Field test data obtained from 2*100 W mono-crystalline photovoltaic solar modules installed on the rooftop of WASCAL’s building on a tilted surface of 15º facing south and ambient temperature measured around the modules were analyzed in detail.
In addition to these field test data, the inclined global solar radiation measured in CNES and the relative humidity data obtained from NASA power website were also used. Then the impact of solar irradiation, ambient temperature, dust accumulation, cloud cover, and relative humidity on the performance of the mono-crystalline solar module had been investigated under Niamey’s environment. The results obtained show that the impacts of ambient temperature and dust accumulation are more crucial for the study area. For the ambient temperature, the correlation coefficient is estimated to -0.53 for both May and June and -0.28 and -0.20 for July and August respectively. The slope between the conversion efficiency and the ambient temperature is estimated to -0.49%/ºC compare to -0.45%/ºC provided by the manufacturer under STC. This result indicates that it is very important to consider the temperature characteristics in developing solar cell.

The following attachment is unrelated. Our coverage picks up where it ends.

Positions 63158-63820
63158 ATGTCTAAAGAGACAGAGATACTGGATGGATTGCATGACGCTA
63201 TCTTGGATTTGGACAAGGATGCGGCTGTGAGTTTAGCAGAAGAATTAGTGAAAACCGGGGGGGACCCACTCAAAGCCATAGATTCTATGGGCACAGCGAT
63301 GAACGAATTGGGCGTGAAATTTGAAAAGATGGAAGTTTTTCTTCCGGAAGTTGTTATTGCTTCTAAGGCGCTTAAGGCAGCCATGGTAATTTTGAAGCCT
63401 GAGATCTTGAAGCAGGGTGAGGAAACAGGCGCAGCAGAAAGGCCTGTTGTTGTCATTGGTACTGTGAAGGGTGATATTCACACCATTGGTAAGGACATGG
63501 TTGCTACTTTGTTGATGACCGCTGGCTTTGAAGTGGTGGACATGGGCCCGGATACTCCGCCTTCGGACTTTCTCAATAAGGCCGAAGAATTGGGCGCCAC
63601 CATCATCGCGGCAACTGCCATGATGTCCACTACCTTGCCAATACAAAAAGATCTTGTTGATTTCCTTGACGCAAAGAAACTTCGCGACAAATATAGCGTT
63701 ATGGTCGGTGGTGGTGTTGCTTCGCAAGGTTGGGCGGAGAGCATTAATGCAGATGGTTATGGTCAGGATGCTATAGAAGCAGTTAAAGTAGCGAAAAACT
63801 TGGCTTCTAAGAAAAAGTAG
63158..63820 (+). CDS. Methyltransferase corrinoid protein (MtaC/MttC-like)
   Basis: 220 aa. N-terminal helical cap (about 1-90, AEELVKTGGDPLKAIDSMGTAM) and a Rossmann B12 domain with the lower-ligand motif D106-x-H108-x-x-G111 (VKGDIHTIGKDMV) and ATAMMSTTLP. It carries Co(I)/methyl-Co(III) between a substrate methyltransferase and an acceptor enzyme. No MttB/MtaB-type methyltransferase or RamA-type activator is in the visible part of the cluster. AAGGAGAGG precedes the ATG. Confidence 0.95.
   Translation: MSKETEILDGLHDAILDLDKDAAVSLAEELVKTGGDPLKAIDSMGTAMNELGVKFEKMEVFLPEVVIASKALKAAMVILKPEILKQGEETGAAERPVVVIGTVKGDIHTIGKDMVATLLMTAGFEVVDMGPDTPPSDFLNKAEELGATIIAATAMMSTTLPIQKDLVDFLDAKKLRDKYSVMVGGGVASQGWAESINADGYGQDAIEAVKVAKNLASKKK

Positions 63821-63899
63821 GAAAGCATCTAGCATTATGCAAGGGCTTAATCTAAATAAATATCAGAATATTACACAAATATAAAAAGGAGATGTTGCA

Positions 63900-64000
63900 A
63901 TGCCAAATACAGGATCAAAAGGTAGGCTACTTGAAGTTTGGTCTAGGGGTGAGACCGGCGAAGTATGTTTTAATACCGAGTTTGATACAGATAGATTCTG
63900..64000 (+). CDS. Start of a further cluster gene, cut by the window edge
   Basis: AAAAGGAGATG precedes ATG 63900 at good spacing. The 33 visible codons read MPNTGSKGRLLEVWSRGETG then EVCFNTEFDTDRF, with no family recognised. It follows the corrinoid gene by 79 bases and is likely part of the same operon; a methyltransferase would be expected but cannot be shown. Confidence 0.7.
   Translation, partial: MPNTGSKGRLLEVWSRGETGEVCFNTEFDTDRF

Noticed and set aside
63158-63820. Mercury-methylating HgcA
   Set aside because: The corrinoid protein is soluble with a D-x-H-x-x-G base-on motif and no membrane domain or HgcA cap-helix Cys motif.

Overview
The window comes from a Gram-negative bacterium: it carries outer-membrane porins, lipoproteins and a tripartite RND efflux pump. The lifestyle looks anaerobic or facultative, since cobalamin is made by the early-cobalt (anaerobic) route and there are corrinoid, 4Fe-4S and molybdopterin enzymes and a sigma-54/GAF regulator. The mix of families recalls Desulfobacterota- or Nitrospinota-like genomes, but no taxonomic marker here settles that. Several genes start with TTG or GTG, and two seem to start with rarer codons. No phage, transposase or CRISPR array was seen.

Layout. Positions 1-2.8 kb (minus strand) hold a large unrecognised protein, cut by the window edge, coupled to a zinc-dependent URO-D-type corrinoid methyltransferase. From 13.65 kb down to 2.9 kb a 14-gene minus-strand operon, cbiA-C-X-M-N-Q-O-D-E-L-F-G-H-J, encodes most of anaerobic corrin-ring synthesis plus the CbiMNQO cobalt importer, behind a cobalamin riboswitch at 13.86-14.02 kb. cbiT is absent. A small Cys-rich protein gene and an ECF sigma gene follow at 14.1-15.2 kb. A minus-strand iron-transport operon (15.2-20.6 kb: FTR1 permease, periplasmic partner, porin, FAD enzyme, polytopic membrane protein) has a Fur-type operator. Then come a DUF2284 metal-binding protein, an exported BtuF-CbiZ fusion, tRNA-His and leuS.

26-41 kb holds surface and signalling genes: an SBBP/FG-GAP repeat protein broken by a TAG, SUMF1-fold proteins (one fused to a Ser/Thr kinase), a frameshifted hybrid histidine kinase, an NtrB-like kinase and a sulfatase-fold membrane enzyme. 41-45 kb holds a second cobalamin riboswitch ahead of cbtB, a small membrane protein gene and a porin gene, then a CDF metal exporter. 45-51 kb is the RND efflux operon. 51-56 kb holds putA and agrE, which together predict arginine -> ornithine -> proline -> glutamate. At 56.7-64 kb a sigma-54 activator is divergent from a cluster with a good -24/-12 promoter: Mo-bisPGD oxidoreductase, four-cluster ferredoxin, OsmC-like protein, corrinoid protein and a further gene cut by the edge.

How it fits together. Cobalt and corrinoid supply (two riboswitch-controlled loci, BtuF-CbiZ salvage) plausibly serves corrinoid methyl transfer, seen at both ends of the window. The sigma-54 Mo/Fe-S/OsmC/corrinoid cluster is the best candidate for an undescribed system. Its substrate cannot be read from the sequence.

For the dust accumulation, results show that the average daily efficiency drop in June due to dust accumulation is estimated to 0.18%/day corresponding to an overall efficiency drop of 5.8%/month. This limitation makes solar PV unreliable for remote devices and thus strongly suggests the challenge of cleaning the module. However in July the effect is insignificant due to less amount of dust in this month and regular precipitation that washes the module. For the relative humidity and cloud cover, the impacts are only noticeable in July and August.